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Title: Steady-state heat transport: Ballistic-to-diffusive with Fourier's law

It is generally understood that Fourier's law does not describe ballistic phonon transport, which is important when the length of a material is similar to the phonon mean-free-path. Using an approach adapted from electron transport, we demonstrate that Fourier's law and the heat equation do capture ballistic effects, including temperature jumps at ideal contacts, and are thus applicable on all length scales. Local thermal equilibrium is not assumed, because allowing the phonon distribution to be out-of-equilibrium is important for ballistic and quasi-ballistic transport. The key to including the non-equilibrium nature of the phonon population is to apply the proper boundary conditions to the heat equation. Simple analytical solutions are derived, showing that (i) the magnitude of the temperature jumps is simply related to the material properties and (ii) the observation of reduced apparent thermal conductivity physically stems from a reduction in the temperature gradient and not from a reduction in actual thermal conductivity. We demonstrate how our approach, equivalent to Fourier's law, easily reproduces results of the Boltzmann transport equation, in all transport regimes, even when using a full phonon dispersion and mean-free-path distribution.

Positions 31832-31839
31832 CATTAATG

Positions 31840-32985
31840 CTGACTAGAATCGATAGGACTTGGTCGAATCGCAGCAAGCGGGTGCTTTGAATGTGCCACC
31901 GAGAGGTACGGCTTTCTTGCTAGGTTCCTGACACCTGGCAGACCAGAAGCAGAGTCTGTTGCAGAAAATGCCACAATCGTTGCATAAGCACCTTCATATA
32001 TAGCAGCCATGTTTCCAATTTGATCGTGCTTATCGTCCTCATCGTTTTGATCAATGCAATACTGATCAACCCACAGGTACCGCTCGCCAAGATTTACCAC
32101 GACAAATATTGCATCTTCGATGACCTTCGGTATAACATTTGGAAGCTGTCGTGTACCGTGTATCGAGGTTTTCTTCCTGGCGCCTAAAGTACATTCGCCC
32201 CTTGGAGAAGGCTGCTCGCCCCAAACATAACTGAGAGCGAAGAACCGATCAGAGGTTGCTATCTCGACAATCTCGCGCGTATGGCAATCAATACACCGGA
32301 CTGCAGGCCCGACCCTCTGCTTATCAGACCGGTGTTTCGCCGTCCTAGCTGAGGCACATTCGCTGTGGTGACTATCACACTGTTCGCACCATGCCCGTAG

Authors:
;  [1]
  1. Network for Computational Nanotechnology, School of Electrical and Computer Engineering, Purdue University, West Lafayette, Indiana 47907 (United States)
Publication Date:
OSTI Identifier:
22412971
Resource Type:
Journal Article
Resource Relation:
Journal Name: Journal of Applied Physics; Journal Volume: 117; Journal Issue: 3; Other Information: (c) 2015 AIP Publishing LLC; Country of input: International Atomic Energy Agency (IAEA)
Country of Publication:
United States
Language:
English
Subject:
75 CONDENSED MATTER PHYSICS, SUPERCONDUCTIVITY AND SUPERFLUIDITY; ANALYTICAL SOLUTION; BOLTZMANN EQUATION; BOUNDARY CONDITIONS; ELECTRONS; HEAT TRANSFER; MEAN FREE PATH; PHONONS; STEADY-STATE CONDITIONS; TEMPERATURE GRADIENTS; THERMAL CONDUCTIVITY; THERMAL EQUILIBRIUM